What can no longer happen? The Smith thing, the Rock thing, the two things? And what about Jada’s attitude? What does this scene reveal? Does it show us something we don’t know, that we don’t see every day in other contexts?
Matías De Stefano Barbero, doctor of anthropology and masculinity expert, told this journal that what this episode shows is that “violence is not something that has only one meaning. However, it seems we must hurry to see how we can adapt what has happened to our preconceived ideas, and this leads us to reproduce stereotypes and prejudices, but little helps to reflect on the complexity of the subject, which is rich in nuances and contradictions. To cite just one example, Will Smith’s “toxic masculinity” soon began to be talked about, when until then, for many of the roles he chose and the sensitivity with which he played them, among other things, he was considered a positive reference to build other forms of masculinity. It seems that we persist in reducing facts (and people) to the categories of “good” and “bad”, looking for a purity that will reassure us, but we know that in reality it does not exist.
He also added: “There were those who wondered what Will Smith was capable of doing in private if he did it in public. This reproduces, I believe, a simplified and erroneous idea of violence, as if a violent act in a particular situation (which has its precedents and context) irreparably presupposes that violence characterizes that person. This constructs an idea of the “violent” as a monstrous beingwhose reverse is the construction of a peaceful “we”, equally false. I think we owe us the time and space to do more than react to everything that happens, and especially on the subject of violence, to reflect on its causes and consequences, but also on the discourses that we are building around it.“.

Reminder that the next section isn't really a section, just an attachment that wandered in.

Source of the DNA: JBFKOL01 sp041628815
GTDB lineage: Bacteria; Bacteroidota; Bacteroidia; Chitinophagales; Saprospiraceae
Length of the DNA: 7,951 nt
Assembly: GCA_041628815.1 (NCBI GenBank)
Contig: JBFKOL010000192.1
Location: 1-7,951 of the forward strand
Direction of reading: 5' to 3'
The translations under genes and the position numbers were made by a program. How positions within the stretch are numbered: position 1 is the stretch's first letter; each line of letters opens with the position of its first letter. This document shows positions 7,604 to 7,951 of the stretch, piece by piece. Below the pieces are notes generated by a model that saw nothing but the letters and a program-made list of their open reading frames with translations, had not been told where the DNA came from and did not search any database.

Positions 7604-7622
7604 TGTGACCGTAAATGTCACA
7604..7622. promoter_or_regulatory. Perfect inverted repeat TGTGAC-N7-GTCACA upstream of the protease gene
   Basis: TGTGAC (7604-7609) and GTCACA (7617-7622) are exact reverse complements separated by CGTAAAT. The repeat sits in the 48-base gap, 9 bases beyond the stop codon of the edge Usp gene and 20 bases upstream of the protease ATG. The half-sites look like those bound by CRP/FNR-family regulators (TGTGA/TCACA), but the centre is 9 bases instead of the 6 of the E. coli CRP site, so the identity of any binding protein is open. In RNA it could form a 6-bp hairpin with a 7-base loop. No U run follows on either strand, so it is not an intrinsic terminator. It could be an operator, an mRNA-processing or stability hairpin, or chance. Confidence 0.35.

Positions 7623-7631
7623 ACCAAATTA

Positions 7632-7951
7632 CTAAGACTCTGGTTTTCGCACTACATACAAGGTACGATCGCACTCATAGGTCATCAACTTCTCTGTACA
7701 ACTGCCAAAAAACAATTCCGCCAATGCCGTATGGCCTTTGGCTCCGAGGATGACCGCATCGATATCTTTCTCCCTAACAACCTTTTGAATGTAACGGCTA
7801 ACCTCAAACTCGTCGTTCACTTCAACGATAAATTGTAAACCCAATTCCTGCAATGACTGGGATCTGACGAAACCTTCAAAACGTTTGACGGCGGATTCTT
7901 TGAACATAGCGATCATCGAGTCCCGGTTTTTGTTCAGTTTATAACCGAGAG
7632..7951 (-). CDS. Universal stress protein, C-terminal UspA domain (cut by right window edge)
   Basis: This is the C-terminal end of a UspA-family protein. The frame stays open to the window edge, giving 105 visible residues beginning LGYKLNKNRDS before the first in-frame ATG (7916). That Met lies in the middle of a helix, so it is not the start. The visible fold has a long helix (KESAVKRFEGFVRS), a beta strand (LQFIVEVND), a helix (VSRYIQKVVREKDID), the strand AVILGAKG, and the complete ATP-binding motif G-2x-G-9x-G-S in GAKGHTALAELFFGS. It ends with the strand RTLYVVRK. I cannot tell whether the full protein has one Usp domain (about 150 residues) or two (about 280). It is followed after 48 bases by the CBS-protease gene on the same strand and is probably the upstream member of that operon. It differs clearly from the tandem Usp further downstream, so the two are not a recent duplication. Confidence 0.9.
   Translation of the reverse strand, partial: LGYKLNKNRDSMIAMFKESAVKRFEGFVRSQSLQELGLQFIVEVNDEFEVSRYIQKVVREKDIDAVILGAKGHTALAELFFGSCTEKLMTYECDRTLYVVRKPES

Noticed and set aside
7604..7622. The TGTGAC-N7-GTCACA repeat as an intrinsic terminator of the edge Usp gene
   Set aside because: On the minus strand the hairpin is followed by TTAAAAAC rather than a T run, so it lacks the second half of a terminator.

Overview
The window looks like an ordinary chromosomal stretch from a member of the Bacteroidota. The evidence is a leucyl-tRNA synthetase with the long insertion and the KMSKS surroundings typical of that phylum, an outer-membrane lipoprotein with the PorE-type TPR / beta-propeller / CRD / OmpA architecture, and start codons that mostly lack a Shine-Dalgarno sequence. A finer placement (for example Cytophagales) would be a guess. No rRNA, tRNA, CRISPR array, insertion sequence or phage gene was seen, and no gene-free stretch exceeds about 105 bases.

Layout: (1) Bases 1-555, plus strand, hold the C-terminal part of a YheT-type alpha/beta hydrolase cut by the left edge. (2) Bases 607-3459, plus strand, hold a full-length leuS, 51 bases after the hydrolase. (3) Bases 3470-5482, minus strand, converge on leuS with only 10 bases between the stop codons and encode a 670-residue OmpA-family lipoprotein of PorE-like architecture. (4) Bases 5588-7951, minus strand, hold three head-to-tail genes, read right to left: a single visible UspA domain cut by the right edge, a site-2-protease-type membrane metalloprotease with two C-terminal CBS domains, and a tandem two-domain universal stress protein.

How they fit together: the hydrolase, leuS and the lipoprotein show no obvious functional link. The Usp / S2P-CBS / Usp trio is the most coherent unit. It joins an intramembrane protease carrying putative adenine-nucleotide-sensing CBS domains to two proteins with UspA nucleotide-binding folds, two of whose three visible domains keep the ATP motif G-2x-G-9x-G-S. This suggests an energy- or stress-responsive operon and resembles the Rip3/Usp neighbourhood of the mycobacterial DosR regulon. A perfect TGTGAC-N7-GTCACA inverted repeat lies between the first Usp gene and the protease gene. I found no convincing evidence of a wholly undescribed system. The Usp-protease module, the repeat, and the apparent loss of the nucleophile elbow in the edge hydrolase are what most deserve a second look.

The double violence on Jada Pinkett
For Martin Varela, “the main problem here is not Will Smith’s toxic masculinity but the double violence exerted against Jada Pinkett: the aesthetic violence by Chris Rock when he makes an alleged joke about his baldness (generated by a health problem) and also the symbolic violence by Smith. Will Smith not only reproduced the idea of machismo which argues that things between men are resolved with physical violence to show who is “the strongest” and, therefore, “the most virile”; but he reproduces another patriarchal idea and that’s what we feminists question ourselves about “romantic love”: this he did to justify his behavior as a “vent” allegedly caused by the “love” he has for Jada Pinkett. All this without mentioning that Smith was claiming the power to answer for her, as she was the person being violated and not him. That means, Smith acted as if someone he owned had been hacked. ”
Clearly, Jada (the “female” in question) was clouded in all of this. During the scene that had her as a pivot she was out of frame, the camera focused on her when the driver mentioned her, we saw her annoying gesture and then we didn’t see her again, the show was that of the injured male who came out to defend it.